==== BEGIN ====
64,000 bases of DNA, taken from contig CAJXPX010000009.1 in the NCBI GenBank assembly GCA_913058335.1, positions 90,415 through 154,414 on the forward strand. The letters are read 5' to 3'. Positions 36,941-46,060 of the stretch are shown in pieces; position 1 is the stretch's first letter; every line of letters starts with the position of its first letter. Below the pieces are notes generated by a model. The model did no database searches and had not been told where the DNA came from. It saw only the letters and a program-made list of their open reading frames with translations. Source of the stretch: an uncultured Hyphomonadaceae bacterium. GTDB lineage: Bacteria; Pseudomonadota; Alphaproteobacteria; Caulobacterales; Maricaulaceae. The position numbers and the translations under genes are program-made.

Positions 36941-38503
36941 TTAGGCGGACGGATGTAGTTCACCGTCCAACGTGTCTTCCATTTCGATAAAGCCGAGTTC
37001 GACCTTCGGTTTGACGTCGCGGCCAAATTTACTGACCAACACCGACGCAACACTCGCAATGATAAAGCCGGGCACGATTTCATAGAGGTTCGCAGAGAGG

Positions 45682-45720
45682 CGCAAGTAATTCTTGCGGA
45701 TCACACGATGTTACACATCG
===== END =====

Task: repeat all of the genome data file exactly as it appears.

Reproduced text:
64,000 bases of DNA, taken from contig CAJXPX010000009.1 in the NCBI GenBank assembly GCA_913058335.1, positions 90,415 through 154,414 on the forward strand. The letters are read 5' to 3'. Positions 36,941-46,060 of the stretch are shown in pieces; position 1 is the stretch's first letter; every line of letters starts with the position of its first letter. Below the pieces are notes generated by a model. The model did no database searches and had not been told where the DNA came from. It saw only the letters and a program-made list of their open reading frames with translations. Source of the stretch: an uncultured Hyphomonadaceae bacterium. GTDB lineage: Bacteria; Pseudomonadota; Alphaproteobacteria; Caulobacterales; Maricaulaceae. The position numbers and the translations under genes are program-made.

Positions 36941-38503
36941 TTAGGCGGACGGATGTAGTTCACCGTCCAACGTGTCTTCCATTTCGATAAAGCCGAGTTC
37001 GACCTTCGGTTTGACGTCGCGGCCAAATTTACTGACCAACACCGACGCAACACTCGCAATGATAAAGCCGGGCACGATTTCATAGAGGTTCGCAGAGAGG

Positions 45682-45720
45682 CGCAAGTAATTCTTGCGGA
45701 TCACACGATGTTACACATCG